Big surprise, Meryl Streep delivers another of her spot on performances as former British Prime Minister Margaret Thatcher. Seriously, by this point audiences know Streep will bring it. Unfortunately, The Iron Lady does not even come close to equaling the level of her work.

The structure of the film is disjointed and just plain annoying. The story jumps back and forth between the present day Thatcher who suffers from dementia and snippets of her as a young woman on the rise and as the first female Prime Minister of England. Thatcher’s condition was brought on by a series of strokes, a fact that I had to look up because the filmmakers assume we know all the details of Thatcher’s life. As a result, the audience gets only a surface look at this fascinating political and historical figure. The constant switching back and forth means that as soon as we get caught up in and invested in what’s going on, the timeline switches to the modern day Thatcher who roams around her house speaking to her dead husband.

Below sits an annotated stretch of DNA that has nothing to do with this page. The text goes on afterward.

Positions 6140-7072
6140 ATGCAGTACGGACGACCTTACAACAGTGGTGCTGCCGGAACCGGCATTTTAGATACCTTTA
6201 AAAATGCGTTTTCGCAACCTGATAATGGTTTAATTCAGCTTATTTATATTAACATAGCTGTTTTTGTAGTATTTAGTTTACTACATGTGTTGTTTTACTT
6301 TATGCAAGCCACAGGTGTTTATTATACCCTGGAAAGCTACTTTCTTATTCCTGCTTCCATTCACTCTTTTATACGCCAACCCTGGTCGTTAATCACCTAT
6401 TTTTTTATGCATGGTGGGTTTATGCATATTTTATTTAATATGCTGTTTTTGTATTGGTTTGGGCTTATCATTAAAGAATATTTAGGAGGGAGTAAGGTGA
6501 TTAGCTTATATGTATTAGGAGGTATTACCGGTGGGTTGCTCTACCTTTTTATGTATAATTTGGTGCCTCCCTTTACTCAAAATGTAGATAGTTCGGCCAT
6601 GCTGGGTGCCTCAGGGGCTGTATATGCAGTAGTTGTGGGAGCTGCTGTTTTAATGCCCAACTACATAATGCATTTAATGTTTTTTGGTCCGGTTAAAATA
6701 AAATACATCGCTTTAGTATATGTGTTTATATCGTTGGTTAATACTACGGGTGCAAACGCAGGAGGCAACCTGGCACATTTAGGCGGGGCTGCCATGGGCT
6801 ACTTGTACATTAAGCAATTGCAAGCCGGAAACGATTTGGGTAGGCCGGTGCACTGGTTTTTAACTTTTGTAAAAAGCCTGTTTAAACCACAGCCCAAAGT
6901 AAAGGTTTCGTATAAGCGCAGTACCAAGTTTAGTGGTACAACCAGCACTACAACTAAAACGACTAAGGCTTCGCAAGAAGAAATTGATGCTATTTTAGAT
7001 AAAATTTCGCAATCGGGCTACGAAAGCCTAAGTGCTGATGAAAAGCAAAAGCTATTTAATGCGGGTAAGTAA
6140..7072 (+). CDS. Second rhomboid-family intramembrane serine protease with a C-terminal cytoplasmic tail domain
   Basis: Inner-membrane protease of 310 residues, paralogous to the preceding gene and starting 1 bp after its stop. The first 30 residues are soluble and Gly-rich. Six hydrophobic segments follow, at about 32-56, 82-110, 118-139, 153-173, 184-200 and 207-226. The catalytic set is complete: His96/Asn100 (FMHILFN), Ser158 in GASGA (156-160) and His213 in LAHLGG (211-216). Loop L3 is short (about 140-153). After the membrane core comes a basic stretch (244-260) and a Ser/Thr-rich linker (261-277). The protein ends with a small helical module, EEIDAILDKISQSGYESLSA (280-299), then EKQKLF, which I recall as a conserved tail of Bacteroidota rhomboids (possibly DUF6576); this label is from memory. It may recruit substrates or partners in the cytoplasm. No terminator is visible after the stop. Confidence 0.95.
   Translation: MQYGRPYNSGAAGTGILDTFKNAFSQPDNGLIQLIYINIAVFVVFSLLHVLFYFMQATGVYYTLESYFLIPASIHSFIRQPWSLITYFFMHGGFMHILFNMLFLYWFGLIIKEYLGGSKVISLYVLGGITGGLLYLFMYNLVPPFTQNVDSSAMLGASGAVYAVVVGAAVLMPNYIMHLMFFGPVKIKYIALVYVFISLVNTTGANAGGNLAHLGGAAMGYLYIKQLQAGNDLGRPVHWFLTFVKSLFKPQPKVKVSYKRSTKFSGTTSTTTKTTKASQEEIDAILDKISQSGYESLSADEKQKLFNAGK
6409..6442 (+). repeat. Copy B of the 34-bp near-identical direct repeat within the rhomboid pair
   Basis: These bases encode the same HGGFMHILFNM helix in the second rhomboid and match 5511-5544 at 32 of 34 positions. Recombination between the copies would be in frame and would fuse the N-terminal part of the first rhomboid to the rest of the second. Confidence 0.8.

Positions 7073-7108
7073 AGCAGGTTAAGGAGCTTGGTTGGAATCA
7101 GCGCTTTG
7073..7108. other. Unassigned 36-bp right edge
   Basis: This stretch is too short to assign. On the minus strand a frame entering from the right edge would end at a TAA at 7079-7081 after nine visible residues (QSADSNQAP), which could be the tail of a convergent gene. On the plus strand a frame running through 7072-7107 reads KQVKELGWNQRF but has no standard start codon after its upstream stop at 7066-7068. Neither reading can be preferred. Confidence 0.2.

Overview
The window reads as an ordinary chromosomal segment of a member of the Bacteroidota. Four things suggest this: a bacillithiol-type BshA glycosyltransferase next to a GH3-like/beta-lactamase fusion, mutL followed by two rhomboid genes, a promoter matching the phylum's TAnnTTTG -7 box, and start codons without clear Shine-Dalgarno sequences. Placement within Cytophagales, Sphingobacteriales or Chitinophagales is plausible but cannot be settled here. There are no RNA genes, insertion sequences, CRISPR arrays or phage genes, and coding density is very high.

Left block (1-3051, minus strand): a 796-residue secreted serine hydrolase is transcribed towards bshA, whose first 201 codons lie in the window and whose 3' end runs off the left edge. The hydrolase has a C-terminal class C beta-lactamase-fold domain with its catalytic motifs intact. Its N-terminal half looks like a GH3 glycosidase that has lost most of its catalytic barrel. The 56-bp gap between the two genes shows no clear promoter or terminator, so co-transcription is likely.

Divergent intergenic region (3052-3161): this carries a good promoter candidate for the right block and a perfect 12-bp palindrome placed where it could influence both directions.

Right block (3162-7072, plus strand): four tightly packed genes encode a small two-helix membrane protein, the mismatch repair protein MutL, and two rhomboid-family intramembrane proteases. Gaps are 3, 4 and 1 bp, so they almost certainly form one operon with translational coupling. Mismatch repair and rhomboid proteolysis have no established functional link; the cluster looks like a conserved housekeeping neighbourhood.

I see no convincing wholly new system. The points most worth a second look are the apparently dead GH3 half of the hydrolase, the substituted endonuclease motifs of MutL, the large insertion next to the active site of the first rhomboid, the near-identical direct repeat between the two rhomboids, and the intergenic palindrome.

We are treated to speeches by Thatcher but are never given a true inner look at Thatcher’s reasoning for her policies. Instead, there are sound bites of the Prime Minister railing against unions followed by footage of workers protesting and rioting. The strong willed Thatcher is an admirable figure regardless of whether one agrees with her policies. Through strength of conviction, intelligence and perseverance she fought her way into the male dominated political power structure of a leading Western nation; A truly remarkable achievement when you consider her modest background as a grocer’s daughter.

It’s up to Streep to carry the film and she manages to transcend the fractured storytelling to provide a level of insight and understanding into Thatcher the human being and the politician. In a scene immediately following the depiction of Thatcher’s humiliation of her Deputy Prime Minister, Geoffrey Howe Streep conveys the Prime Minister’s realization of what she’s done, as well as her shame, regret, and resignation without uttering a word. If only The Iron Lady were as extraordinary as Thatcher and Streep.

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